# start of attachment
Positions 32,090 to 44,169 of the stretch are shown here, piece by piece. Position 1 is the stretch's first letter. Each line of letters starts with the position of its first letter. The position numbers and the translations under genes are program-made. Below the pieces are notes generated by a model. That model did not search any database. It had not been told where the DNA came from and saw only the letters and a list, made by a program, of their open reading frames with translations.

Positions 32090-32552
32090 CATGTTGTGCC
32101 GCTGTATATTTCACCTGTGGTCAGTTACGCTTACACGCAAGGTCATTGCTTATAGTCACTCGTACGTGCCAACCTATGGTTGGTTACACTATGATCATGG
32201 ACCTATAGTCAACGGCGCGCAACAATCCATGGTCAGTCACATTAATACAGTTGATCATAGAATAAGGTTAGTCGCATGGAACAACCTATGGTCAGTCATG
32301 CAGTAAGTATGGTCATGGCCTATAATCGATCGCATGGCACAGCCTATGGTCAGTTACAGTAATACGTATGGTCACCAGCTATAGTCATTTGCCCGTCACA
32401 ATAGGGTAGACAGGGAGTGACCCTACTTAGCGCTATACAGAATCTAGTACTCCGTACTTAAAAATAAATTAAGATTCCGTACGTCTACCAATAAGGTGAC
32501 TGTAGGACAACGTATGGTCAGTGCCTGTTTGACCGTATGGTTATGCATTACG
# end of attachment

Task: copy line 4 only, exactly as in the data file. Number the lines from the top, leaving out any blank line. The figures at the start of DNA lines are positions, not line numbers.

32101 GCTGTATATTTCACCTGTGGTCAGTTACGCTTACACGCAAGGTCATTGCTTATAGTCACTCGTACGTGCCAACCTATGGTTGGTTACACTATGATCATGG